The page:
Rangoon is 2017 romantic war drama film co-written and directed by renowned Indian filmmaker Vishal Bhardwaj. Set in the backdrop of WWII, Rangoon stars Kangana Ranaut, Saif Ali Khan, and Shahid Kapoor in the lead roles. Kangana’s character Julia bears a striking resemblance to Fearless Nadia who was Hindi cinema’s first action icon who appeared in famous movies like Hunterwali (1935), Miss Frontier Mail (1936), Diamond Queen (1940), etc. Roy Wadia has filed a commercial lawsuit against Vishal Bhardwaj on behalf of Wadia Movietone Private Limited—the company which reserves the rights to the character—for copyright infringement. While Saif’s character Rusi Bilimoria is a movie producer for whose studio Julia works, Shahid’s character Jamadar Nawab Malik is an enigmatic soldier who is assigned the duty of guarding Julia during her train journey to Burma. Rangoon is shot extensively in India’s northeastern state of Arunachal Pradesh.
Rangoon is essentially a period drama with a love triangle at its heart. Kangana gets to romance both Saif as well as Bharawaj's blue-eyed boy, Shahid Kapoor. And, to her credit, she shares great chemistry with both of them. Kangana, who has bagged two back to back national awards in the recent times, is known to get into the skin of her characters. And Rangoon is no exception. Here again we get to see her exhibit the different sides of her complex character: bold as well as vulnerable, ferocious as well as fragile, domineering as well as subdued. Bhardwaj has a rare gift to get the best out of his characters. In Rangoon, it is not just Kangana who is brilliant but the entire panoply of actors leaves a lasting impression, in particular Saif, Shahid, and the renowned British actor, Richard McCabe.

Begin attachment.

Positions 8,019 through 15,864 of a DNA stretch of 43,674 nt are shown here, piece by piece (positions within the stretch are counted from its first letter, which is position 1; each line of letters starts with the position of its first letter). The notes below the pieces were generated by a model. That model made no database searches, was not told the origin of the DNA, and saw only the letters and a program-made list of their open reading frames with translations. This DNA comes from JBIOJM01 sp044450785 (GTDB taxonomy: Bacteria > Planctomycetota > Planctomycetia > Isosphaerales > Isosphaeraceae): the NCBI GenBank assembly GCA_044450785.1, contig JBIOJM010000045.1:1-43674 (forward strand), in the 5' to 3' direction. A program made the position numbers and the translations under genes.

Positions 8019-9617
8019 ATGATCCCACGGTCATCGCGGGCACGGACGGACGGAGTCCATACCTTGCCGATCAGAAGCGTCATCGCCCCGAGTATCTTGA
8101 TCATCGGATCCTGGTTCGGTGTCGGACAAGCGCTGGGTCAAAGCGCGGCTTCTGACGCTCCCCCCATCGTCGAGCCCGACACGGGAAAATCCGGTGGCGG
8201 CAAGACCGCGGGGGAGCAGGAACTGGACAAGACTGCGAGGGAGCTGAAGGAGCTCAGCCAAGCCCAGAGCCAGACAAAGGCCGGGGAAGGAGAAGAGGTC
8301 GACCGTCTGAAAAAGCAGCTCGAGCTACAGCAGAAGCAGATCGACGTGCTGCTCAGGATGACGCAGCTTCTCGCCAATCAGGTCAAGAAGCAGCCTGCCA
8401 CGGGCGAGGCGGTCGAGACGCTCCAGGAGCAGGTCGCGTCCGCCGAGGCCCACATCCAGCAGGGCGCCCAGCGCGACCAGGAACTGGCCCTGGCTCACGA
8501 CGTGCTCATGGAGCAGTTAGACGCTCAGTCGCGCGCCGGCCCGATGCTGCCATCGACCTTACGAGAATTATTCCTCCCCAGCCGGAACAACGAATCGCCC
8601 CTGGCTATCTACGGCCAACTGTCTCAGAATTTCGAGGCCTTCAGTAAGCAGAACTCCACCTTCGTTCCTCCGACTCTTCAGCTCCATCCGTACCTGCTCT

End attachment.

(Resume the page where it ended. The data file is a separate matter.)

Rangoon suffers from a disjointed narrative; it is easily one of the weakest films of Vishal Bhardwaj's career. The movie's greatest strength is its superb performances and the attention to period detail. Rangoon is a visual spectacle that’s marred by weak writing. While Bhardwaj depicts Northeast India like no filmmaker has ever done, it is a real pity that the screenplay fails to live up to the movie’s visual grandeur. Bhardwaj tries hard to evoke films like The Bridge on the River Kwai, Doctor Zhivago, Inglorious Basterds, etc. but never really succeeds. Vishal Bhardwaj is a gifted filmmaker who has made memorable films like Maqbool, Omkara and Haider but in Rangoon he appears to be handicapped by a story which despite showing promise never really takes off. The movie’s first half is completely flat and although the movie does pick up in the second half it fails to pack a punch. Rangoon's ending is suggestive of a filmmaker desperate to redeem himself. Remember, Bhardwaj's previous film Haider had received severe backlash from certain sections in India for portraying the Indian army in a rather bad light and so keeping that in mind Rangoon, with its overtly patriotic appeal (especially its ending), seems like the perfect anti-dote.
Overall, Rangoon is a visually enchanting film that leaves one high and dry. The fact that we expect a lot from a filmmaker of Vishal Bhardwaj’s pedigree doesn’t help the movie’s cause either. Had Rangoon being made by a lesser filmmaker it would have passed for a decent film but coming from Bhardwaj it can best be described as an average film. But, Bhardwaj and team still need to be commended for recreating the 1940s India with meticulous precision. The sets, costumes, and characters look authentic and the zeitgeist of the tumultuous period is well captured. The performances are topnotch. Kangana, Saif, and Shahid are a treat to watch. They get good support from the rest of the cast, in particular Richard McCabe, who playing the part of a British Major General is at his fiendish best. The movie’s biggest weakness is its underwritten screenplay that at no given point manages to challenge the viewer’s expectations. In the end, Rangoon proves to be a guilty pleasure when it had the potential to be something far more meaningful.
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